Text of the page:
The always creative, often enigmatic, Pain of Salvation returns from a three year absence with Road Salt One, the first of a two-disc set. (The next is set for an October 2011 release.) Enigmatic may be the operative word here, yet also adding ambitiously different and a departure from past work. Road Salt One has a strong 70's rock and progressive theme streaming through the songs. She Likes to Hide, Tell Me You Don't Know, and the wholly uncharacteristic and imaginative Sleeping Under the Stars are mesmerizing examples. Yet, sometimes a hear a near alternative, post grunge rock motif on Darkness of Mine, the terrific Linoleum, and Now Way. Certainly the most impressive aspect of Road Salt One is the overarching emotion and passion, specifically coming from Daniel Gildenlow brilliant vocal portion. The woeful and mournful Of Dust and Where It Hurts are equally compelling and heart wrenching. For familiarity's sake, Pain of Salvation's mastery of traditional progressive rock returns on the closing number Innocence. In full, from beginning to end, Road Salt One is Pain of Salvation at their most ingenious, accessible, and entertaining. Road Salt One is their best work to date. Strongly recommended!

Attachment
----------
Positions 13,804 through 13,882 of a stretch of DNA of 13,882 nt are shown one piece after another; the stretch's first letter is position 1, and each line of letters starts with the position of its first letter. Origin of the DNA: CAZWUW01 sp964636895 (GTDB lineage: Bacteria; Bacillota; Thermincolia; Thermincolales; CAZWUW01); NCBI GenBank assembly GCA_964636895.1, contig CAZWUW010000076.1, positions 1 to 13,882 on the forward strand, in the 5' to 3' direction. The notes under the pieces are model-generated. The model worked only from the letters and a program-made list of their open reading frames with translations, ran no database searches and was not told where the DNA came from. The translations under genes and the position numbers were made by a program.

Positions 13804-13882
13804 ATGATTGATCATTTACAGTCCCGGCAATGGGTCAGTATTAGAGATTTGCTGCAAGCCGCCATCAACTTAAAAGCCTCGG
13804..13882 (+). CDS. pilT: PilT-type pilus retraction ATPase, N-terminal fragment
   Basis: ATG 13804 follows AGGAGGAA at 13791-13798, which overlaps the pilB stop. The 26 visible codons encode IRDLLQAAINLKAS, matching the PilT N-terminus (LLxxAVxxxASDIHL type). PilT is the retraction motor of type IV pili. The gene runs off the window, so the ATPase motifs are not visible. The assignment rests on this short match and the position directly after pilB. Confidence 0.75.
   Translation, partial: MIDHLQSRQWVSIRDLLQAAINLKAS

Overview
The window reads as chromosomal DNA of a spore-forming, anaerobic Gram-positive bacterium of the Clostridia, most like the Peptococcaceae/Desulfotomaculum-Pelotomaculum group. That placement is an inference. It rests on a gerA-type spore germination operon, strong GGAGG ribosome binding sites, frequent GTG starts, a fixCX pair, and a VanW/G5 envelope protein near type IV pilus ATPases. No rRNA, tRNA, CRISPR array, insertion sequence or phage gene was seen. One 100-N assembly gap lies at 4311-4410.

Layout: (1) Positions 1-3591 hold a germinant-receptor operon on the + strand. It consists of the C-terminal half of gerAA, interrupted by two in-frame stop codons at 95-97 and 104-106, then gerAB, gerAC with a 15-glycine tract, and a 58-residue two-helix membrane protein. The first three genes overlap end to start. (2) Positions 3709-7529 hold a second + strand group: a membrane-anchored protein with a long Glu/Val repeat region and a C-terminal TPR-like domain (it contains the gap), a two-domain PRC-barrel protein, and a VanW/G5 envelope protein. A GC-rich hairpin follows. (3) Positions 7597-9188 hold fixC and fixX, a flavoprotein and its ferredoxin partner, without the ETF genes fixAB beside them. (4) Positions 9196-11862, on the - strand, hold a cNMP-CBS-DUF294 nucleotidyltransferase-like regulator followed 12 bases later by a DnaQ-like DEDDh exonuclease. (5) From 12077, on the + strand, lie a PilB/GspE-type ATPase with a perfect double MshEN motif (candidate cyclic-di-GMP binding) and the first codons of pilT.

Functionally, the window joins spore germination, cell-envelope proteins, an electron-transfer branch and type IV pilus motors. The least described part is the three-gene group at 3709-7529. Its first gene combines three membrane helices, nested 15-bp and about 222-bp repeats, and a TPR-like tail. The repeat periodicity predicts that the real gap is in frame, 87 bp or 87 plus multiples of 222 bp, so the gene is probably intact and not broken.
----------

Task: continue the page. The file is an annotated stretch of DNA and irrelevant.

In full, from beginning to end, Road Salt One is Pain of Salvation at their most ingenious, accessible, and entertaining. Road Salt One is their best work to date.
Resolve marks the return of Allentown's Mindmaze, after a three year hiatus from the studio. Their third album offers a new and stable line up with new drummer Mark Bennett assisting bassist Rich ... [ Read More ]